How the UAE can tap into its solar assets to change the future of energy

More than 90% of the Emirates' landmass has the capability to produce solar energy

Al Dhafra Solar Photovoltaic will be the world’s largest single-site solar power plant once operational. AFP
Powered by automated translation

The UAE has the best solar power potential in the world. More than 90 per cent of the country’s landmass has the capability to produce solar energy.

Solar has the potential to entirely transform how we generate energy. In recent years, the discussion has rightly focused on the energy trilemma — the need to find balance between energy reliability, affordability, sustainability and its impact on everyday lives.

How we balance security, affordability and sustainability across the energy sector is one of the biggest challenges the world is facing. And despite the best intentions, it presents a set of trade-offs between three competing priorities. We cannot ignore this and we must all address this issue.

As our recently released Statement of Future Capacity Requirements 2023-2029 report states that Emirates Water and Electricity Company (Ewec) is driving forward the energy transition while continuing to ensure an efficient, sustainable and reliable supply of electricity for the country.

With a rise in industrial activity and growing population leading to an approximate 30 per cent increase in gross peak power demand by 2029, the report recommends a workable, practical and essential road map to meet growing demand and prepare for Abu Dhabi's and the UAE’s future needs — sustainably.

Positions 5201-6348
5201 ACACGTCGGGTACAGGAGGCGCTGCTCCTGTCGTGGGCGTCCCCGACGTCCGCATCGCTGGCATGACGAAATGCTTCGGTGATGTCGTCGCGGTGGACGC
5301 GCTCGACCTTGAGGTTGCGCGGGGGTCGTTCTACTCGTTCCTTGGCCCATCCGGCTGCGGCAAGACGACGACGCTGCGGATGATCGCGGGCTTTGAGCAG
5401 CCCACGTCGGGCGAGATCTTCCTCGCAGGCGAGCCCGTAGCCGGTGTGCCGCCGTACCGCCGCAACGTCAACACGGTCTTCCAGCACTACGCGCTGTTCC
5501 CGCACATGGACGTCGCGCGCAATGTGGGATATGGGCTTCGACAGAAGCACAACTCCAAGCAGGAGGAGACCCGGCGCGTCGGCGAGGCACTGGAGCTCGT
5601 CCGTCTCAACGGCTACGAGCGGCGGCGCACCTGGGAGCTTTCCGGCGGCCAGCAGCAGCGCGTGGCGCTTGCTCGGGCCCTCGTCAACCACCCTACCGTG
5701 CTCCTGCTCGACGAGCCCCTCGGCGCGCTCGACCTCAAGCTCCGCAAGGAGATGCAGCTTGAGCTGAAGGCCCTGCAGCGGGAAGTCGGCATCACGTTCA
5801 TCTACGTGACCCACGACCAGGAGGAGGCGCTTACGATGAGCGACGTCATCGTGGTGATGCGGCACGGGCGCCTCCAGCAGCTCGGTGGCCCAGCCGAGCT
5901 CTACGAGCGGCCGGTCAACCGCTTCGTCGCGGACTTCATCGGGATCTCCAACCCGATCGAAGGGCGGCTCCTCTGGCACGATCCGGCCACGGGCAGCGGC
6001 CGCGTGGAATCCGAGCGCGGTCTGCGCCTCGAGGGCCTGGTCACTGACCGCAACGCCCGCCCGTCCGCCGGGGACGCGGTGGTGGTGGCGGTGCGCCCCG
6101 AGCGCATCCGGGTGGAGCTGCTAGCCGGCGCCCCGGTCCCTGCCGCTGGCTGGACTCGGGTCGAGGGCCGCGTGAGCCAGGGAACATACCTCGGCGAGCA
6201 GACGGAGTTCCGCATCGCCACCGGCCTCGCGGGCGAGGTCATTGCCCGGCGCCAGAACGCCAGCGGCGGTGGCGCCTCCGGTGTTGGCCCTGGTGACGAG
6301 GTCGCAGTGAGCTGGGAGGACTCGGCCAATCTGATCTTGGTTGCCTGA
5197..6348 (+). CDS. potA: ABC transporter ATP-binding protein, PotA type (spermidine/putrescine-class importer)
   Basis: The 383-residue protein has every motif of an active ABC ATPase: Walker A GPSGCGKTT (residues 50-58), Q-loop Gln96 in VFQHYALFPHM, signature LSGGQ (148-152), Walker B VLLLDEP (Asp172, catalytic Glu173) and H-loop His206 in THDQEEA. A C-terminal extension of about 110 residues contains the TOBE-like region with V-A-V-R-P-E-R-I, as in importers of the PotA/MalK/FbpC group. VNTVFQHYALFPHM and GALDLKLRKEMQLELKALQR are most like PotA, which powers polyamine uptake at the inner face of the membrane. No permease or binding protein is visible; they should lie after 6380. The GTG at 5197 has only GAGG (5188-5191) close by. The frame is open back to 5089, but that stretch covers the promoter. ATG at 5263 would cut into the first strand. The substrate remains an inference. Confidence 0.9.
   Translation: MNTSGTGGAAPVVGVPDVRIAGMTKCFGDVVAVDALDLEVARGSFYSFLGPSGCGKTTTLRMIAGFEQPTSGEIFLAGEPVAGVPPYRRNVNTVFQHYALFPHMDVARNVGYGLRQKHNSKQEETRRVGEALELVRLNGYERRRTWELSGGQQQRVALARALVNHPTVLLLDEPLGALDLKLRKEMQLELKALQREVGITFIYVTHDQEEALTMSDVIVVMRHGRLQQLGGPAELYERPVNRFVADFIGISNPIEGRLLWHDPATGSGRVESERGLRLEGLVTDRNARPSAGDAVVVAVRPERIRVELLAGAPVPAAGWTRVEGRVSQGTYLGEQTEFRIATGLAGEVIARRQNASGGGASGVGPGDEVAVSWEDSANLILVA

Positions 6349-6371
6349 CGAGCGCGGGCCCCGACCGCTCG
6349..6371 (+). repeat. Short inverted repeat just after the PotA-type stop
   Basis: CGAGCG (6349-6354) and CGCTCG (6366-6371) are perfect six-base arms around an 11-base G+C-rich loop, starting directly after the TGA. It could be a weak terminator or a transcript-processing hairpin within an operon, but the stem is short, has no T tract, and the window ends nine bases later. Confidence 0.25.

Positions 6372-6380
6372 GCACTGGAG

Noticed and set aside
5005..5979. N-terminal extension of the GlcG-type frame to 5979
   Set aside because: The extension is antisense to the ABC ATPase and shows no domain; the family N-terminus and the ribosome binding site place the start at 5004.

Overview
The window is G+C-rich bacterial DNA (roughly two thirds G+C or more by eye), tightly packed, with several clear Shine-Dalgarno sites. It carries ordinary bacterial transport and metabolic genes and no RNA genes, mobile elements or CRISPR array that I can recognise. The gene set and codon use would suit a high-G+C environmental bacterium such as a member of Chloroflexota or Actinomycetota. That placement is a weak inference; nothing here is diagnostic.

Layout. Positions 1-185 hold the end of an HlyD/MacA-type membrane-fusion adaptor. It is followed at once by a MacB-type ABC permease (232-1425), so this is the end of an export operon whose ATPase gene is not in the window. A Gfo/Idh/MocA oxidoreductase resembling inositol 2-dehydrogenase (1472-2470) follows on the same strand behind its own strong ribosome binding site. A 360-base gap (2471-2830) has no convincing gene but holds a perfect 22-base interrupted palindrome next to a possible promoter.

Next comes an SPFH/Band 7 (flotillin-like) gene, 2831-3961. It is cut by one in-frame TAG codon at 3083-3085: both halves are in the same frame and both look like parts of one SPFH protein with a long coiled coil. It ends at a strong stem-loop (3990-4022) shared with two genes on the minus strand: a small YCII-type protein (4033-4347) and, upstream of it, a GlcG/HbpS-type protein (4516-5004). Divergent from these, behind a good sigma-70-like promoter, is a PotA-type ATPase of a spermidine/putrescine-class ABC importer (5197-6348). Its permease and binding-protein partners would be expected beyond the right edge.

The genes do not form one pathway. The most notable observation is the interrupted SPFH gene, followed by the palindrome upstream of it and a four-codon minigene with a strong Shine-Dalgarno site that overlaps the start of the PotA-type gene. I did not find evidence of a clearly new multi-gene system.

Ewec will continue to drive the development of major strategic projects to create a sustainable future for Abu Dhabi and the UAE and make it a global role model for sustainable and efficient water and electricity production.

Our solar-power capacity will increase by more than 600 per cent to 7.3 gigawatts by 2030. And in that timeframe, we will lower our average carbon dioxide intensity from electricity generation by more than 40 per cent.

We will also be increasing low-carbon reverse osmosis (RO) desalination water production significantly, with four new plants under various stages of development, resulting in our water production emission intensity falling by approximately 88 per cent.

Abu Dhabi is currently home to the world’s largest single-site solar power plant, the 1 gigawatt Noor Abu Dhabi, and the under-construction 1.5 gigawatts Al Dhafra Solar PV, which will be the world’s largest single-site solar power plant once operational.

The 1.5 gigawatts Al Ajban Solar PV is our third utility-scale solar PV project, and once commercially operational, it will generate enough electricity for about 160,000 homes and reduce Abu Dhabi’s carbon dioxide emissions by more than 2.4 million tonnes per year — on par with its predecessor Al Dhafra Solar PV.

Our growing portfolio of renewable and clean energy projects is significantly accelerating the decarbonisation of the country’s energy sector in line with the UAE Net Zero by 2050 strategic initiative, while also supporting the achievement of the Abu Dhabi Department of Energy’s clean energy strategic target 2035 for electricity production in Abu Dhabi.

An increase in solar-power generation is at the core of our plans.

Ewec has been tasked with adding significant solar capacity every year for the next 10 years. We have the solutions and our latest report is the route to implementing them.

Through innovation and collaboration, we will make solar energy a cornerstone of the UAE’s energy mix and contribute to the realisation of the UAE’s net zero goal.

Othman Al Ali is chief executive of Ewec

Inside Dubai's new net-zero house

Inside Dubai's new net-zero house
Updated: March 22, 2023, 6:20 AM